A Bad First Impression



All of our lives we've been told that we only have one chance to make a good impression but rarely (if ever) are we taught what to do if we make a bad first impression. 

However, majority of the impression is out of our hands.

More often than not, bad first impressions stem from certain biases in how people perceive one another. So if you’ve ever felt underestimated, sensed that you inadvertently stepped on toes, or thought that false and hurtful assumptions were being made about you, you were probably right. The way we see one another can be irrational, incomplete, and inflexible - and largely (but not entirely) automatic.
— https://hbr.org/2015/01/a-second-chance-to-make-the-right-impression

Don't let this discourage you. According to Heidi Grant Halvorson, there are steps that you can take to have a second chance at a good impression.

First, understand perception. There are two phases, the initial assessment that is processed quickly and without conscious thought. And, if there's a phase two, the perceiver has to be much more conscious and work harder to form a better opinion of you.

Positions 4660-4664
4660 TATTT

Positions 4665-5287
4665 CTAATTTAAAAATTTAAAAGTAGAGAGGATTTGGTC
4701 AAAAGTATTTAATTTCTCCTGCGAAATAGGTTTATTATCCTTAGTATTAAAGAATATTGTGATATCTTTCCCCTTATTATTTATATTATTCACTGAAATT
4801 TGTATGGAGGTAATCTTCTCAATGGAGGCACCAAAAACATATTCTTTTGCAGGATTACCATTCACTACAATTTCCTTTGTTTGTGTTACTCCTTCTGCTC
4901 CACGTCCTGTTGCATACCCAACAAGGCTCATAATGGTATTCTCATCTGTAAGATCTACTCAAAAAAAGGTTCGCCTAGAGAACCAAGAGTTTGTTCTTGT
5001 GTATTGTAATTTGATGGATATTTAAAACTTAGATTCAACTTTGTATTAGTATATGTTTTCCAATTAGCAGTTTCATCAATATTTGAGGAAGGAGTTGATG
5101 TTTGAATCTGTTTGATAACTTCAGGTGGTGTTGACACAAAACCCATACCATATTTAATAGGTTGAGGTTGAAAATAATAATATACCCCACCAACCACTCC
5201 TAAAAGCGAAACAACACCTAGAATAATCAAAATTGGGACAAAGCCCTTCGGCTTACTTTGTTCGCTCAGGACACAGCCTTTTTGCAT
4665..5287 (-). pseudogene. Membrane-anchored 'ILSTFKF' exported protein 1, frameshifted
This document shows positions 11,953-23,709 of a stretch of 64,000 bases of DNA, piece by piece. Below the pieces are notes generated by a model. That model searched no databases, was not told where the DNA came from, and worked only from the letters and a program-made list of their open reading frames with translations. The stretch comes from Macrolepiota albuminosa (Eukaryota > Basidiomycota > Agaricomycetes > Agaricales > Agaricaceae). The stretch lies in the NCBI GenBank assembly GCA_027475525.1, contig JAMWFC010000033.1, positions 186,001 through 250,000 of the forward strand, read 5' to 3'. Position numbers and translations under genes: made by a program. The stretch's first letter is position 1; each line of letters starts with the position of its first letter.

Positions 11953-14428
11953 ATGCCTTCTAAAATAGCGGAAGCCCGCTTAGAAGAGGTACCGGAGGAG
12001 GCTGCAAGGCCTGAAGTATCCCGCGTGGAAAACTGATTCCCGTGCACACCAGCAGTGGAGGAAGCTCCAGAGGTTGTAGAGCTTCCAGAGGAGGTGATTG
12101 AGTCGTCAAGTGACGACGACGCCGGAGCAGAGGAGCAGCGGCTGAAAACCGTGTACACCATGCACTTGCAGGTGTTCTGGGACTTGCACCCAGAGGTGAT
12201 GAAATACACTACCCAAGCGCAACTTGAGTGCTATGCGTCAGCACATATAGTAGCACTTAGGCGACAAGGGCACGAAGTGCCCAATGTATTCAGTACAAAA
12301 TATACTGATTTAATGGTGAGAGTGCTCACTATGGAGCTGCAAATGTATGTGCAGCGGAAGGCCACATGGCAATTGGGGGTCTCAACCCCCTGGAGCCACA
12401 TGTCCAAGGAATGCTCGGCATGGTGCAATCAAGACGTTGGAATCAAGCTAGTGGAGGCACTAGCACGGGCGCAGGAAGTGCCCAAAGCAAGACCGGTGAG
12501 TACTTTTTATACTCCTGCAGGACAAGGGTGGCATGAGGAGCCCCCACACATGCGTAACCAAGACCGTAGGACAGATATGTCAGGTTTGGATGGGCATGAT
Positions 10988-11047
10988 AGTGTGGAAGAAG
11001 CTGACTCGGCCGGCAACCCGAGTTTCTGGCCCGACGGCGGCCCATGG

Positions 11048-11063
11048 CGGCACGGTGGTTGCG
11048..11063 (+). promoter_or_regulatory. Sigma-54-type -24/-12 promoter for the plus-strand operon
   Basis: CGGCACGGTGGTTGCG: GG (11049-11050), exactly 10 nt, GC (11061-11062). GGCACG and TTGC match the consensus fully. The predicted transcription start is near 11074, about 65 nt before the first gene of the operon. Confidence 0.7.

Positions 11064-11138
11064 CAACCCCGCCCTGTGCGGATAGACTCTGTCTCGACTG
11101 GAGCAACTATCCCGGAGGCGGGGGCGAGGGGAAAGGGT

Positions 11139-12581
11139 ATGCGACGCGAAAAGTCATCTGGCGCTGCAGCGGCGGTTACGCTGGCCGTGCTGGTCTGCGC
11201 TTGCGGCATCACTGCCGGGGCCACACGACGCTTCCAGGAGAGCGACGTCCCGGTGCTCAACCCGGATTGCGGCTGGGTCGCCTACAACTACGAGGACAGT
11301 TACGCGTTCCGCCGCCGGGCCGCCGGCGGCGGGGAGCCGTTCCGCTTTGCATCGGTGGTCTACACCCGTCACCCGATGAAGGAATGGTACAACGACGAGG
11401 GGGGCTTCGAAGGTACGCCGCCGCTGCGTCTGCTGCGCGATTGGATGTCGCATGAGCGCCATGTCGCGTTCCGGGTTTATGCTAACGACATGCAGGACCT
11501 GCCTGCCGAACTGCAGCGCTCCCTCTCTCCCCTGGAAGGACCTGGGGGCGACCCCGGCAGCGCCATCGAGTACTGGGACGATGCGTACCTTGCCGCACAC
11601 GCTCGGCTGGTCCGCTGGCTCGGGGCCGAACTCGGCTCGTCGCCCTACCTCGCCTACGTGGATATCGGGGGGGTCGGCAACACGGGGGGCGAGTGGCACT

The person forming their opinion of you filters you through multiple lenses, including the trust lens (your warmth and competence), the power lens (who holds the power), and the ego lens (who's superior). 

Once you understand perception, learn to come across the right way. How? By presenting the right kinds of evidence to help the other party draw the correct impression of you. Show warmth and competence, give the right physical signals, and be a person of your word. Show this person that you are helping them reach mutual goals and  create a sense of "us." If you made a bad impression the first time, it will take several moments of proving the person wrong by doing what's right.

Make it easy for the other party to change their mind about you by activating the desire to be fair, making yourself necessary, and seizing the right moments. 


It's easy to give up and move on with so many factors against you. Don't. Create the opportunity for a second chance to make the right impression. It's not too late.

Read the complete article from the Harvard Business Review's January 2015 issue here.